Along with adding talent to their Major League roster, the Los Angeles Dodgers organization has made it a point to fill out and develop their farm system after it was depleted under the previous regime.

One prospect the Dodgers are high on is Corey Seager, who was selected to the Futures Game. The shortstop began the season with Single-A Rancho Cucamonga and just recently was promoted to Double-A Chattanooga, where he’s scheduled to report Thursday.

While Seager is held in high regard by the Dodgers’ front office, he also caught the attention of Zack Greinke who gave his take on where he selected Seager in a mock draft, via ESPN LA’s Mark Saxon:

I didn’t have him No. 1 on my board or anything, but he probably could have been a top-10 pick and he made it to 19. He couldn’t have been a top-five pick. No one would have taken him in the top five, but he was really good,” Greinke said. “He has a really simple swing. Sometimes, if you have it that simple you lose power, but he still has power even though his approach is so simple. And he’s got the ability to play the infield.

Greinke also commended Seager for his approach during Spring Training with the Dodgers:

I don’t think he swung one time. He struck out on three pitches and maybe walked one time. That was also a little bit strange, because usually a young guy, if they come up to a big league game, they’re going to want to swing and he was just ‘take, take, take,’ so that’s probably a good thing that you could still stay calm and not change your approach.”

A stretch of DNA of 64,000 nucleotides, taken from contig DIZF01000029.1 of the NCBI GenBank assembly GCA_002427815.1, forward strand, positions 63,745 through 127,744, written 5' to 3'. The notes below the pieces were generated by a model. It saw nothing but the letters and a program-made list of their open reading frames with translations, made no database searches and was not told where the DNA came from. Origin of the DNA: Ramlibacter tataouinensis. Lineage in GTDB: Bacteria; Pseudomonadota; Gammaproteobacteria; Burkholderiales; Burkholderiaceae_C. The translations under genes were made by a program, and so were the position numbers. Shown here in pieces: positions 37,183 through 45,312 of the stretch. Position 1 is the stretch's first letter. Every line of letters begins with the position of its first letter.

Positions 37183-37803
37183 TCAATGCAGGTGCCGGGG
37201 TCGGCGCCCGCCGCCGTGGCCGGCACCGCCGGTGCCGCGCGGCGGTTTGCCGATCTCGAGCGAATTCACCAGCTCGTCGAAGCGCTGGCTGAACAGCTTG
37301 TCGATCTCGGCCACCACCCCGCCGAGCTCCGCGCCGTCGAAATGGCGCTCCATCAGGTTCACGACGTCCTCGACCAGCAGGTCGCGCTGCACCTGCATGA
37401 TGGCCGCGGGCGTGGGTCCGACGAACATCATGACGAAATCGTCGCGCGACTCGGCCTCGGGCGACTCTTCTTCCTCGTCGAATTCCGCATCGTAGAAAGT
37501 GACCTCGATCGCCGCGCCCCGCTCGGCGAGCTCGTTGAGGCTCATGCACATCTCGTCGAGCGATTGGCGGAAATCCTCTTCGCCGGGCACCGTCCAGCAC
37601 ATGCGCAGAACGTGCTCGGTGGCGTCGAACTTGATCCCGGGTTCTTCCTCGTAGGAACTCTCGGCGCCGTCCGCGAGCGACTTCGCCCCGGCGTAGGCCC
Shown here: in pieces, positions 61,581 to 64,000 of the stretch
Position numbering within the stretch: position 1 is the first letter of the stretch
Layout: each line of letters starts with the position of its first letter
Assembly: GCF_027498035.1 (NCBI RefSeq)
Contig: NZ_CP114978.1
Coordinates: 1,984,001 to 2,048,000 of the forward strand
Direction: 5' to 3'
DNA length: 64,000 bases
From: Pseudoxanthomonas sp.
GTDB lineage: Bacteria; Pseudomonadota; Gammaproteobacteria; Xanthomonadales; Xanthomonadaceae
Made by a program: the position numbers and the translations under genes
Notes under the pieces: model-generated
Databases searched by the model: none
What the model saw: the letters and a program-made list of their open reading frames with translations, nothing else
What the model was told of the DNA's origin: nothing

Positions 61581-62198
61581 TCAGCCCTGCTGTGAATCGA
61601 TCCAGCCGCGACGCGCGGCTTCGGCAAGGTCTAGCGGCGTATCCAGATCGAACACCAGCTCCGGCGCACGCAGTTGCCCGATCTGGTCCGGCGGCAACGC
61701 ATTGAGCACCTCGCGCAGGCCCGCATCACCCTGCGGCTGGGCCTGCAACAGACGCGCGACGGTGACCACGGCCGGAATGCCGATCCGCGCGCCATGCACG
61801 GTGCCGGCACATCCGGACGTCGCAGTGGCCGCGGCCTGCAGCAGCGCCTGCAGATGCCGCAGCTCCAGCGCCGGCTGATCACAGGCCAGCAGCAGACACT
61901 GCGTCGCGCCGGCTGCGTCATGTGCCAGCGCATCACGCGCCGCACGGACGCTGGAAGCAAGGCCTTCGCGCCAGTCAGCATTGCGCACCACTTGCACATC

Seager comes from a baseball family — one older brother Kyle, a 2014 All-Star for the Seattle Mariners and the other, Justin, who plays for the Mariners’ Single-A affiliate. Kyle discussed the tools his younger brother brings to the table:

He pretty much does everything that I’m doing, but just a little better,” Kyle Seager said. “He’s bigger, stronger, faster, he runs better. He’s good. He’s going to do a lot of really good things in this game.”

Considered one of the top prospects in the Dodgers’ organization, there’s some uncertainty as to which position Seager will eventually settle in at.

The Dodgers have an influx of other middle infielders and Seager’s size suggests a move to third base may be necessary. Regardless of where he winds up, the left-handed hitter has a bright future ahead of him.
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Dodgers Nation Interview: Corey Seager Talks Hitting And Goals For This Season


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About The Author

Matt is a journalist from Whittier, California. A Cal State Long Beach graduate, Matthew occasionally contributes to Lakers Nation, and previously served as the lead editor and digital strategist at Dodgers Nation, and the co-editor and lead writer at Reign of Troy, where he covered USC Football. You can follow Matt on Twitter @mmoreno1015

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